Autonomy and the future force were in the spotlight, as nine student-led teams tested their maritime engineering skills during the 10th annual International RoboBoat Competition, held June 20-25 in Daytona Beach, Florida.
The competition—sponsored by the Office of Naval Research and the Association for Unmanned Vehicle Systems International Foundation—is an annual robotics contest, where teams put their student-built autonomous surface vehicles (ASVs) through a series of advanced water-based challenges.
“These students have spent months developing, programming and tweaking their ASVs to get them water-ready,” said Kelly Cooper, a program officer in ONR’s Sea Warfare and Weapons Department, Ship Systems and Engineering Research Division—and a RoboBoat judge. “This was their opportunity to show what they’ve learned and demonstrate how their vehicle could perform in a maritime environment.”
According to the RoboBoat 2017 guidelines, that’s the ultimate goal of the competition: “for students to develop skills in systems engineering by accomplishing realistic missions with autonomous vehicles.”
“These kids are future—the future engineers that will take on the fundamental research and development of autonomous naval systems,” said Cooper. “We want them to walk away from this competition with the skills to be successful in that endeavor.”
And if recent exercises—like Unmanned Warrior and S2ME2 ANTX [Ship-to-Shore Maneuver Exploration and Experimentation Advanced Naval Technology Exercise]—are any indication, those skills will be vital as autonomous systems play an increasingly important role in supporting missions of the Navy and Marine Corps.
“Autonomous and unmanned systems will address a wide range of naval functions in the future,” said Cooper. “It’s events like RoboBoat that offer participants an understanding of how they can contribute to the development of the autonomous technologies that will protect our warfighters from asymmetric threats.”
¬This year’s teams, largely composed of university students, were evaluated on their vessel design and performance. The design component focused on innovation, quality of engineering and craftsmanship. The performance component tested each vehicle’s ability to execute specific missions on the water without human interaction—including the first surface/aerial interoperability challenge using an unmanned aerial vehicle (UAV) without human interaction.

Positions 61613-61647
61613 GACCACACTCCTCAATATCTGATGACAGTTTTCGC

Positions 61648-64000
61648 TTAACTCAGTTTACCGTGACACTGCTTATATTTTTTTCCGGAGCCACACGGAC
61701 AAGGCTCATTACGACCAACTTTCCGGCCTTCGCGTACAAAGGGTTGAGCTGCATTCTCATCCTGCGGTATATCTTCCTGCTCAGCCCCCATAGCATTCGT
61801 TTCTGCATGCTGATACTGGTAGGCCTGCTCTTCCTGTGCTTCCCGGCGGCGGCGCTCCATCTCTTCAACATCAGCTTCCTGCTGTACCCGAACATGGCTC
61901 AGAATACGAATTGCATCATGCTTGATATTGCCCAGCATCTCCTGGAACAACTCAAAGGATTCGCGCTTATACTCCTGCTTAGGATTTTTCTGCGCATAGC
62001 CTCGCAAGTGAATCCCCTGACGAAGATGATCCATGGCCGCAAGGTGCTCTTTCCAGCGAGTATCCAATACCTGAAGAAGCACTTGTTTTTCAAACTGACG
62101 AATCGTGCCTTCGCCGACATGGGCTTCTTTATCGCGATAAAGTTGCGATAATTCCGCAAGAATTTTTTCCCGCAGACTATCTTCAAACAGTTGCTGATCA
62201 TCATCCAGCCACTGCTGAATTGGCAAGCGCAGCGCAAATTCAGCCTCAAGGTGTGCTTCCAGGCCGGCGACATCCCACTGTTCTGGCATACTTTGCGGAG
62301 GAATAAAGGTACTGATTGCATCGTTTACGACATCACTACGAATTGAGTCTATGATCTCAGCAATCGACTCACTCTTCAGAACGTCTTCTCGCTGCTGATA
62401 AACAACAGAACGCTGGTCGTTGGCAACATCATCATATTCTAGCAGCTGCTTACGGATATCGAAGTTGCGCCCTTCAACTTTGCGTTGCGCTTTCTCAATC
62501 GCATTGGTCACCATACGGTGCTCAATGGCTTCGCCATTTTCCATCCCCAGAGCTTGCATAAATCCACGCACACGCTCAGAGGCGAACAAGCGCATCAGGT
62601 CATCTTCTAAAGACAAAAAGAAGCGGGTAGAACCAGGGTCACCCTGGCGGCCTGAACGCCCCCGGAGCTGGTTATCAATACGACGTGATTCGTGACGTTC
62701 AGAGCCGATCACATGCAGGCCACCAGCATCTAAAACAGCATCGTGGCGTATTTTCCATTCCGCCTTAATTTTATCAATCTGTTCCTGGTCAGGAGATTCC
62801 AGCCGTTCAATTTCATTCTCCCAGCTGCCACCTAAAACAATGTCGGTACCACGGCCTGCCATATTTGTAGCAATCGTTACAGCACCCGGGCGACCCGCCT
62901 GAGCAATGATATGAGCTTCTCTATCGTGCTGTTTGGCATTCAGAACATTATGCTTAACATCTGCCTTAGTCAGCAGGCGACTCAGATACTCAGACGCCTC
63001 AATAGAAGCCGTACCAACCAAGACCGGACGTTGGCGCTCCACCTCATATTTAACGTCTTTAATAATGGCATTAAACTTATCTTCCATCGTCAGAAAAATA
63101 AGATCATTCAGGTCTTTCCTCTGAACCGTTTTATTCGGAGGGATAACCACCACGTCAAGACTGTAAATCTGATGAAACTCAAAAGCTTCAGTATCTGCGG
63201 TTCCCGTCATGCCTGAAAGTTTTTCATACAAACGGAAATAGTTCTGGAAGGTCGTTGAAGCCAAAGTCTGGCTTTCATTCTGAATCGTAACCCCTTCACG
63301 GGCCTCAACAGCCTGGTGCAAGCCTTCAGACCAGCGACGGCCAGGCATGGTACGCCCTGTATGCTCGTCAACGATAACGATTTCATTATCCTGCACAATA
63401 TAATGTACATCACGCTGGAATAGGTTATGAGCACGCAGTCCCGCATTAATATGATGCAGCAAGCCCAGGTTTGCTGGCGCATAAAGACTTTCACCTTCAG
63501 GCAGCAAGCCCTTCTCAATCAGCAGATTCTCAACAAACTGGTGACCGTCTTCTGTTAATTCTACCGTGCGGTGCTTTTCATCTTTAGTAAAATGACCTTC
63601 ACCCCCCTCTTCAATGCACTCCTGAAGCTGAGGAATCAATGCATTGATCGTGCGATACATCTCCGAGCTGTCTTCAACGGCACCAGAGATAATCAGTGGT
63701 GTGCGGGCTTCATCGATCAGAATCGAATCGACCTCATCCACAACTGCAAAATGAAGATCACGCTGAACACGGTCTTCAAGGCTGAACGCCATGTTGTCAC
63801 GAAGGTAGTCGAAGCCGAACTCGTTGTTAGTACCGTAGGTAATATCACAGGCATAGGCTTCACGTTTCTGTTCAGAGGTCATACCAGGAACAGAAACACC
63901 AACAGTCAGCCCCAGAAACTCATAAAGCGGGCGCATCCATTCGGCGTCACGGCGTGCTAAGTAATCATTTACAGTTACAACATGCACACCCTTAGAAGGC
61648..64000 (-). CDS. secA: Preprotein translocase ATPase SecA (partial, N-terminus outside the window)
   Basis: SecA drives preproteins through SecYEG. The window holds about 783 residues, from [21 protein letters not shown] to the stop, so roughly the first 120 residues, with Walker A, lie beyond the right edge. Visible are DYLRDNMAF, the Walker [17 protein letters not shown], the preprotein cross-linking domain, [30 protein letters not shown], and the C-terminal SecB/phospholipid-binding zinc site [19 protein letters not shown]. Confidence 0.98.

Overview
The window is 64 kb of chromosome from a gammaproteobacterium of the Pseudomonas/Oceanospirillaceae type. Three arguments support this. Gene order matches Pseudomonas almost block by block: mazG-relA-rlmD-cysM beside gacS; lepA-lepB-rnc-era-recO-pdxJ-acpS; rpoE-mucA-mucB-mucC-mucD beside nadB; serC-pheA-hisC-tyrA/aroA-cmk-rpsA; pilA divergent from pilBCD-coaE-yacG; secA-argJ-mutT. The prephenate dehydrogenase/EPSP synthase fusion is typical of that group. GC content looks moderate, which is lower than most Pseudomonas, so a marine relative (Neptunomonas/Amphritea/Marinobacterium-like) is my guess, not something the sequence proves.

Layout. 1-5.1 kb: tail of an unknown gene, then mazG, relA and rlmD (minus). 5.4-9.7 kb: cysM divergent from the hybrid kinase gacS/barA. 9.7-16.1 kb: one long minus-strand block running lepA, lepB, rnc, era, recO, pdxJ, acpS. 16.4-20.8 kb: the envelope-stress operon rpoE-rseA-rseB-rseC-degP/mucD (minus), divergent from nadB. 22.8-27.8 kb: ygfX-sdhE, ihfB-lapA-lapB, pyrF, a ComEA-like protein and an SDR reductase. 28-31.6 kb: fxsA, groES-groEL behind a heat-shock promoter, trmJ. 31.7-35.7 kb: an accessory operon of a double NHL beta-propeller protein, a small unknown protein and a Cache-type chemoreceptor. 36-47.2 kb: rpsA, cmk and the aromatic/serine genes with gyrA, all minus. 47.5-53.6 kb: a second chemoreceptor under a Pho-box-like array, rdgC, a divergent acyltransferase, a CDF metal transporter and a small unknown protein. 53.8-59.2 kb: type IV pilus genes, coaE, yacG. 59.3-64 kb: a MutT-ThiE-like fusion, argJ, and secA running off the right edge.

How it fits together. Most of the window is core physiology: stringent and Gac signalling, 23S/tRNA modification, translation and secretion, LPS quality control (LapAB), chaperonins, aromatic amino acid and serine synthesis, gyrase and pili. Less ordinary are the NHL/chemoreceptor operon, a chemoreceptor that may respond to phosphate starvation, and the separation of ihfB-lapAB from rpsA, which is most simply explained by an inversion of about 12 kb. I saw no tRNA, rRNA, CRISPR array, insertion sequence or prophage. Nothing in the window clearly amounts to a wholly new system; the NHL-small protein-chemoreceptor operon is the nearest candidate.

As part of the performance challenge, the ASVs had to complete the task of passing through a set of gates. Although this sounds simple, the task demonstrated the ASVs’ complex visual sensor and guidance integration; speed; and ability to navigate a channel—and this had to be successfully completed for any mission challenge points to be awarded.
The mission tasks demonstrated the maritime systems’ autonomous behavior in different scenarios, including: speed; automated docking, which demonstrated the ability to launch and communicate with an aerial drone; finding a path in a crowded area; target identification; precise navigation; and, finally, return to dock.
Teams had four days of course practice to troubleshoot system issues before entering the qualifying sessions and final round to compete for cash prizes.
The Daytona Beach Homeschoolers was this year’s biggest winner, bringing home the top prize of $5,000. Hagerty High School from Oviedo, Florida, won second prize and $4,000; Georgia Tech took third and $3,500; the Institut Teknologi Sepuluh Nopember from Surabaya, East Java, came in fourth, earning $3,000; and Embry Riddle Aeronautical University rounded out the top five, taking home $2,500. Smaller awards of $500 and $1,000 in various special award categories went to Mexico’s Tecnologico de Monterrey, Hagerty High School and the University of Michigan.
The other participating institutions were Universitas Indonesia and the University of Iowa.
Filed Under: Aerospace + defense